Pigs... they should be fine without the help of guard dogs.

And as for poultry, what is the value there?  You're spending hundreds of dollars on dogs to protect what I'd think is a poultry collection valued at a fraction of that.

If you want dogs because you like dogs, then by all means get dogs.  But if you want dogs solely for the protection they offer, I'd take a long hard look at the numbers to determine if it'll benefit you financially, or if you're just adding that much more to your expenses.


On another note, concerning acquiring economical meat, I'd suggest being on the lookout for (freshly) roadkilled deer, and ask your local friends to do the same.  They're especially plentiful this time of year, as breeding activity and animal movement start to increase.


Thanks so much for your feedback, Wes! You make great points. Agreed. We are dog people and do love dogs. We have an older small dog who is raised as a pet, but we said that any future dogs we get will be working animals so they serve a purpose here on our land. Thus, we believe our love of them will offset any economical headaches incurred. With that said though, we are still in the brainstorming phase and haven't fully arrived at a decision. I'm an external thinker and like places like Permies to get my gears turning fully before committing to anything.

After some of the responses I received, I actually got in contact with a local butcher who is going to start saving about 20 gallons of organ meat from pigs and cows for us each week. We have a large freezer, but will have to cap off the collection at some point due to lack of space, of course. Thus, I was thinking that perhaps we can switch our current dog and cats over to homemade food soon to begin saving money and stocking up some already mixed up in our freezer and perhaps canning some as well. I just ordered the following book to ensure that what I made would be nutritionally balanced: https://www.amazon.com/Unlocking-Canine-Ancestral-Diet-Healthier/dp/1929242670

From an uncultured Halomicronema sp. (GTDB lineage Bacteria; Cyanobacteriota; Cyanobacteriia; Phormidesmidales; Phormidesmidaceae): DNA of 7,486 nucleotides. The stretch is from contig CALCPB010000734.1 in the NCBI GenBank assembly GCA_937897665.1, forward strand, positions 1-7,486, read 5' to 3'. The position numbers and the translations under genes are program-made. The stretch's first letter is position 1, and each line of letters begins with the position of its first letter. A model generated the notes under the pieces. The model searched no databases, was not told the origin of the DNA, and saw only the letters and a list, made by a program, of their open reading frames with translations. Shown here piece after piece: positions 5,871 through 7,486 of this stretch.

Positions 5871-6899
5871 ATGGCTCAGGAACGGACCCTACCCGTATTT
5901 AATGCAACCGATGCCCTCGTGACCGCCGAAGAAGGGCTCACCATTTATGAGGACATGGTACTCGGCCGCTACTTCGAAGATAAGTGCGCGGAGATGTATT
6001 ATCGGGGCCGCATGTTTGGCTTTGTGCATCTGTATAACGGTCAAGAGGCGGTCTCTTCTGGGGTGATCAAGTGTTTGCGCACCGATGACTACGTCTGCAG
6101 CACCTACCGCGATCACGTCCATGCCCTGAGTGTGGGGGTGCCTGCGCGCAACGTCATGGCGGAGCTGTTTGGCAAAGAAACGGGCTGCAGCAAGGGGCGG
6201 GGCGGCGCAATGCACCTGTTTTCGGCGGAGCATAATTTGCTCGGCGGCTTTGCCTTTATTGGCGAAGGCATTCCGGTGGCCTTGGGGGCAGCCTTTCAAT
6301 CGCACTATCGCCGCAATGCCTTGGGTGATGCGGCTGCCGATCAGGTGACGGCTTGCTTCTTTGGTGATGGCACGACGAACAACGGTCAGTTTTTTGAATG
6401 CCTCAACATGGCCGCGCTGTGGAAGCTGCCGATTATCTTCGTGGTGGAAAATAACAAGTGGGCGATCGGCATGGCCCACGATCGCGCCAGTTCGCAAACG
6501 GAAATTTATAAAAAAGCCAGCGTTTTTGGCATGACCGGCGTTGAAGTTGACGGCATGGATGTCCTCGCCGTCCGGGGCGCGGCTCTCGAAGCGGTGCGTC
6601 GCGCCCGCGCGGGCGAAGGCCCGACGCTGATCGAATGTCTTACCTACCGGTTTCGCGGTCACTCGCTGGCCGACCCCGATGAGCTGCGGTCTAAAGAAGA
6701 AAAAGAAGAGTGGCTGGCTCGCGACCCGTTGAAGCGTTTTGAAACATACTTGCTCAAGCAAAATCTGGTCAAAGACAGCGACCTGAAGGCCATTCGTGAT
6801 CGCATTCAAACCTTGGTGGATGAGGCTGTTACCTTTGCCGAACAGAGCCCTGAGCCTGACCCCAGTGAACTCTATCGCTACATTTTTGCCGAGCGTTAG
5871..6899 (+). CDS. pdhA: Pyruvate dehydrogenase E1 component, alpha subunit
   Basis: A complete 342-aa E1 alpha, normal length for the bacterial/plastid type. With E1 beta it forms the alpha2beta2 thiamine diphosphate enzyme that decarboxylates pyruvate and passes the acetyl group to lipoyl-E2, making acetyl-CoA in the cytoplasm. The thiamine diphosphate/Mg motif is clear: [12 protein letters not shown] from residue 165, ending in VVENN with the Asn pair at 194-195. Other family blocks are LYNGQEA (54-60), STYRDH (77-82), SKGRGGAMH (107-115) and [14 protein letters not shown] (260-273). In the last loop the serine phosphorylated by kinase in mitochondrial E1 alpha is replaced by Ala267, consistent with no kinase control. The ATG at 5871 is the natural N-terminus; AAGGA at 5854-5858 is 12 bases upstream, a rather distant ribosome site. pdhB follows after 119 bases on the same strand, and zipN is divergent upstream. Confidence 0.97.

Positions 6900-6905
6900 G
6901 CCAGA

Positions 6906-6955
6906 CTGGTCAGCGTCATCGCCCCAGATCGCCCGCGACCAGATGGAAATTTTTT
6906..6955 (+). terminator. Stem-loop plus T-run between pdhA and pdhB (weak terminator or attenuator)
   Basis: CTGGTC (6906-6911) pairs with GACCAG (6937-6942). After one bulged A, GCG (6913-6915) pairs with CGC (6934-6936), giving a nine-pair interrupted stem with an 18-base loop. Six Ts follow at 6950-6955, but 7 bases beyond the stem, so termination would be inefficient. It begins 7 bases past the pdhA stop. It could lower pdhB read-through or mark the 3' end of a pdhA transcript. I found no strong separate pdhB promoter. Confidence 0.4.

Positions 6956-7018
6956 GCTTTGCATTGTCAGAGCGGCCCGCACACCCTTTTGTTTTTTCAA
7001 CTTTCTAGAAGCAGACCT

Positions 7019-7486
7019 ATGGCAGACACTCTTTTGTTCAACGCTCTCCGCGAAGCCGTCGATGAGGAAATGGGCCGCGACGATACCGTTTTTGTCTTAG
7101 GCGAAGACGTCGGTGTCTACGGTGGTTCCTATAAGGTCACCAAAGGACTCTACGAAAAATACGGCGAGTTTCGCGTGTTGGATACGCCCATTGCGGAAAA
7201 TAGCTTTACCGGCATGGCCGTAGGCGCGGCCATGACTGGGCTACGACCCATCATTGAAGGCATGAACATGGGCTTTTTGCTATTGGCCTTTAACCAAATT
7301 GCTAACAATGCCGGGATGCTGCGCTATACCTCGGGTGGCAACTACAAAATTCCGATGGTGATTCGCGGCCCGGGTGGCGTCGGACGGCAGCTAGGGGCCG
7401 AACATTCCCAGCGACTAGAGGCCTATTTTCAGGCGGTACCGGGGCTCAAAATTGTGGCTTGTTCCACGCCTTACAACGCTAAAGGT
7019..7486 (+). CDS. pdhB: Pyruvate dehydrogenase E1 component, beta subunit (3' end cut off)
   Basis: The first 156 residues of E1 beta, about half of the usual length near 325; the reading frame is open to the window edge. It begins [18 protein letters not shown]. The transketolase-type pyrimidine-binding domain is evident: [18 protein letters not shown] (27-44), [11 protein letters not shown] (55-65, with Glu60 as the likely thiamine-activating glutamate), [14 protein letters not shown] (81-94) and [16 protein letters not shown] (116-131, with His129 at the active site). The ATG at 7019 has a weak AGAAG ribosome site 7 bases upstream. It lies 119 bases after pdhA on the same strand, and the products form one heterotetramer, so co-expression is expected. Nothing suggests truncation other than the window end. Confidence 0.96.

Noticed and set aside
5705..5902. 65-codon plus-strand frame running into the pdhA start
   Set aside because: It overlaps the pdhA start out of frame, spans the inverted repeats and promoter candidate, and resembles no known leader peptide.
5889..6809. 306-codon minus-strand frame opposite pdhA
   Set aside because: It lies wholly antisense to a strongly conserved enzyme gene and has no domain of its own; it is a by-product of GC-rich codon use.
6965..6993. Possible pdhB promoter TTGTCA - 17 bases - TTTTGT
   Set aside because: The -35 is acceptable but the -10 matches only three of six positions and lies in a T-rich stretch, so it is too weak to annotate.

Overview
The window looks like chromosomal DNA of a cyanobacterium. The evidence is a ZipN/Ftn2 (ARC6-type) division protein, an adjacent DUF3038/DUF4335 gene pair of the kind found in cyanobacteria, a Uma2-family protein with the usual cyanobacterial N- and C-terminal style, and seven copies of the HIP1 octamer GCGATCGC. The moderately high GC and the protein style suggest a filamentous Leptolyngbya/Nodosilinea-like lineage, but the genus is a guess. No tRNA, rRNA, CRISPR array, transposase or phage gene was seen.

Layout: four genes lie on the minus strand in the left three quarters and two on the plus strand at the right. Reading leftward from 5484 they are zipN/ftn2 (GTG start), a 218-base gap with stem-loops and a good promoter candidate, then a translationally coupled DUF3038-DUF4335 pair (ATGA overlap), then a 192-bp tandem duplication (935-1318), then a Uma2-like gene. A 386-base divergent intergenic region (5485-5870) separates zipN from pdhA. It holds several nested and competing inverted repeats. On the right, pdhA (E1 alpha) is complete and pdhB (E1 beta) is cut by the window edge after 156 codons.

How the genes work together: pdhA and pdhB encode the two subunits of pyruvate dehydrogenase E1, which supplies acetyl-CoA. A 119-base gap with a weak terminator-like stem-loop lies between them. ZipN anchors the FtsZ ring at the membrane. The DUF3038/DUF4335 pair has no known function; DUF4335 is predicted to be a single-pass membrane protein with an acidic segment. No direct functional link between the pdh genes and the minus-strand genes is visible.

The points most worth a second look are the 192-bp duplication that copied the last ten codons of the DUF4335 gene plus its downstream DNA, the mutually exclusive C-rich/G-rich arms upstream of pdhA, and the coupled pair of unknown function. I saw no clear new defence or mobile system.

We don't have normal "past-times" or "hobbies" here. Pretty much everything we do on our land happens to fall within our interest range and adds something of value to our lives as well. I realize it may sound crazy to take two of these dogs on, but I think I'll enjoy the process of making their food and watching them work. As long as this butcher source pans out, it looks like we can set the rabbit-raising aside for the time being as it won't be necessary. Also, as you mentioned, we can be on the lookout for roadkill deer as well.
 
Todd Parr
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People that want dogs, like me, generally want them for other reasons than just livestock protection.  Whether or not they make financial sense, dogs can give you much more than any other animal I know of with regards to security, companionship, love.  Trying to reduce it to a financial equation doesn't necessarily work any more than having finances determine whether having children makes sense.  I can easily show why having children doesn't make good financial success.  I doubt it would dissuade many people from having them.  I think most people that want a livestock guard dog want a dog for all those other reasons as well.  Certainly a fence is cheaper and lower maintenance than a dog, but a fence won't make me rest easier when my girl is home alone at night.  A good dog certainly will.  I have found that fences don't make nearly as good company, rarely accompany you for long walks in the woods, and are never as happy to see you as your dog is.

In reference to the original question, there are is a lot of good information already posted.  I would also keep in mind that rabbits are much to low in fat to sustain life, for a dog or a human.  I supplement heavily with venison scraps from friends that hunt, as well as getting beef fat from the local meat cutter and good quality dog food.
 
Travis Johnson